MSI K9N mobos suffer random shutdowns
Return of "The Capacitator"
By Theo Valich: Thursday 07 September 2006, 03:03
AFTER ASUS and its teetering problems with several AMD based motherboards, Foxconn's 30-minute BIOS reset affair, it seems that MSI also suffered from some headaches in relation to nForce5 chipset. One of the problems is very similar to the MacBook Pro random "Power Off" syndrome which many Apple users endure right now.
After discussing the matter with several owners of K9N Ultra and K9N Platinum motherboards, both powered by an nForce5 570 chipset - we learned that there are several active problems on the motherboards themselves. All the problems that owners are complaining about result in the same thing: a random shutdown of the system.
There are dozens of situations where random shutdown occurs, but the most notable ones are shutting down when transferring a large file (DVD image or so) over the network if the motherboard has a dual LAN solution, shutdown during burning a DVD or CD and reported incompatibility with 7300GS video card. Also, when you try to push the CPU Vcore above 1.50 Volts, Save and Exit in BIOS can end up in shutdown as well. There are also reported incompatibilities with AMD Athlon 64 X2 processors.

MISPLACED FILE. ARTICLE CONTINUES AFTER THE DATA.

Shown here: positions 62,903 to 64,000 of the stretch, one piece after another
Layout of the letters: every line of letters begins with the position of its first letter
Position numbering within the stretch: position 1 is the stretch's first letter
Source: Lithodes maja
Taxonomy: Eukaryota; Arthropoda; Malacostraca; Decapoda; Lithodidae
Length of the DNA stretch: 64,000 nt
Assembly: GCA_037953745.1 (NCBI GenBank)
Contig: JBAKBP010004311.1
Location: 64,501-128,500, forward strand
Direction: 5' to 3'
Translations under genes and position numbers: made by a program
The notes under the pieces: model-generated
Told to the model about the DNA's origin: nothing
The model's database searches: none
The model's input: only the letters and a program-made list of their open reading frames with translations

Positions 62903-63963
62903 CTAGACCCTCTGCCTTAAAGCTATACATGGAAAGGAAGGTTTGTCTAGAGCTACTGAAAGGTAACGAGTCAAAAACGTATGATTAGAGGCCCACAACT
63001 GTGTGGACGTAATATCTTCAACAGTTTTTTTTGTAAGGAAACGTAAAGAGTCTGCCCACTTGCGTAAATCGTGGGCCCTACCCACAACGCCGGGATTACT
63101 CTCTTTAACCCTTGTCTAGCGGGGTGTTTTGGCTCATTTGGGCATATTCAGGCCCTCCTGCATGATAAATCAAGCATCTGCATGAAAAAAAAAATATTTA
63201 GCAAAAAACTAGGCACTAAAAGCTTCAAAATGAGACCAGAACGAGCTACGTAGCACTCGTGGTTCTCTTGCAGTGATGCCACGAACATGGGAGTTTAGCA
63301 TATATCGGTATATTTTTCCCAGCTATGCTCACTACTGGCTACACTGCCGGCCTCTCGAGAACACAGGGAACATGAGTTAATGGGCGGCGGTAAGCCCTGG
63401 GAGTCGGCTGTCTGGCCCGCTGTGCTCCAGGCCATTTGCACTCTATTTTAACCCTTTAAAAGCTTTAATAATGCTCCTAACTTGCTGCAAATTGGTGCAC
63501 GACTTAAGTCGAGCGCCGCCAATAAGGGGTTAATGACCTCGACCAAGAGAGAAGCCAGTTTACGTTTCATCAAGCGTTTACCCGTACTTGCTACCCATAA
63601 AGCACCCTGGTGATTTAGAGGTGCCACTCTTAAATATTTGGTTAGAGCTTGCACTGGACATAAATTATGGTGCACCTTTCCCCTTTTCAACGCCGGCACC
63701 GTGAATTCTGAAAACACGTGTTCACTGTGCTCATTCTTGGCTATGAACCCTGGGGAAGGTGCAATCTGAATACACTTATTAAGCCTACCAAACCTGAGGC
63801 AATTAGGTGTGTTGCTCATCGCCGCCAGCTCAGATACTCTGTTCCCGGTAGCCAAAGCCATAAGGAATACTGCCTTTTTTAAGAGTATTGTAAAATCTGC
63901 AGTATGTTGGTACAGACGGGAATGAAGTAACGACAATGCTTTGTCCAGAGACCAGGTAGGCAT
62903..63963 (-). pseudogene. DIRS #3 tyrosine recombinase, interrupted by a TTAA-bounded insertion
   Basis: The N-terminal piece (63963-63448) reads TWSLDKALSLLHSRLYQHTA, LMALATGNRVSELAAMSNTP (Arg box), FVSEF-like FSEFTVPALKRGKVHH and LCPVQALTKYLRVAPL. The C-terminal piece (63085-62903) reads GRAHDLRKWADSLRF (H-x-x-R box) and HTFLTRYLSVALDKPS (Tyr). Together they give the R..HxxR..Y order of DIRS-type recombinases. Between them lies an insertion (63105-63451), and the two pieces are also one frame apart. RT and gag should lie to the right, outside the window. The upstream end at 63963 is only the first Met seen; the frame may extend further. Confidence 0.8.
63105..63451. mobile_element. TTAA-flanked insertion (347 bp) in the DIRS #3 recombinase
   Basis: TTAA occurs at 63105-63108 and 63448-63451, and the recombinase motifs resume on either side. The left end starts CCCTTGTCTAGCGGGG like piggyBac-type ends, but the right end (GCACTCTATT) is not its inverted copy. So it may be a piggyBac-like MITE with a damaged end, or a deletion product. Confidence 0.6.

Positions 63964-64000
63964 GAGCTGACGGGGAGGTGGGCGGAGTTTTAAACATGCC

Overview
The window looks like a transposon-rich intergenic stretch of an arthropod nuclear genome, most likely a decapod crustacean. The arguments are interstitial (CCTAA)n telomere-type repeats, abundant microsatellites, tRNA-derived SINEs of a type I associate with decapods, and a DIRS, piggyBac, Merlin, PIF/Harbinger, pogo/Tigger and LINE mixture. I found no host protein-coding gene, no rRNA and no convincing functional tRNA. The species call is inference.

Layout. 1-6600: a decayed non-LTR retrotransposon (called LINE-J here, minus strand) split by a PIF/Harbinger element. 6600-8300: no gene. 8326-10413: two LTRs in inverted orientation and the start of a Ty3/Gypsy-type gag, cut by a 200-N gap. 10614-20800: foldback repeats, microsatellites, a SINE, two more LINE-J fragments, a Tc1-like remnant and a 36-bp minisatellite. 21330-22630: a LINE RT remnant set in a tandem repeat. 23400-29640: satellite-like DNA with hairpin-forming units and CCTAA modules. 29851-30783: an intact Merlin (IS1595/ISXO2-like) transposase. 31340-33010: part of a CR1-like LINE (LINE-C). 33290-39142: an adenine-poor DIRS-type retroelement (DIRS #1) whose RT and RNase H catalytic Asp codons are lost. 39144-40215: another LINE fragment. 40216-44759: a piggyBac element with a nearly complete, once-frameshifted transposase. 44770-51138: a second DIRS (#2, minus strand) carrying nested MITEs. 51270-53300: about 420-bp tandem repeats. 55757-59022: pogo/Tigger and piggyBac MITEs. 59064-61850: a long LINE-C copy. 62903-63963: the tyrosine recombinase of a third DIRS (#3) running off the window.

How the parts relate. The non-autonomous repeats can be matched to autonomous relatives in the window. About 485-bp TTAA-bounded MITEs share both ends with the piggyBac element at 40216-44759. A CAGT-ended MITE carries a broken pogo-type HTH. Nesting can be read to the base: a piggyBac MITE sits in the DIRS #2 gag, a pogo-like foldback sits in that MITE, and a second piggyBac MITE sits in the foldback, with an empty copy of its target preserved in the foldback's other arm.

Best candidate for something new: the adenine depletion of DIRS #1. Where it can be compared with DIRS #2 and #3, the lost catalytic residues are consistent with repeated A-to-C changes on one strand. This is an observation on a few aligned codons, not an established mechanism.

Unlike previously mentioned motherboard companies, the peculiarity of the problems span across operating systems - as mentioned on company forums, shutdowns occur when burning DVDs in Windows, installing Debian Linux, while working in Ubuntu OS and so on. Almost all of this is in strict relation to IDE settings. If you own such a motherboard, first-hand repair is to lower the operation model from UDMA Mode 5 or UDMA Mode 6 to either UDMA0 or UDMA Mode 3 and hope that will do the trick.
The company released several BIOS revisions after the reports started coming in, but the only bullet-proof solution is replacing the C565 capacitator which was found guilty for the shutdown problem. MSI acknowledged the problem and is stating that there is a random shutdown problem which has to be solved via returns, since any work (especially soldering the capacitators) on the motherboard by an unauthorised person voids the warranty. The following series of motherboards are affected:
If you own a motherboard from this series, contact your local MSI representative. You will probably have to RMA the board for repairs, but the length of your wait will depend upon where you live.
We have also contacted Nvidia over the matter, but the company failed to send us an answer before press time.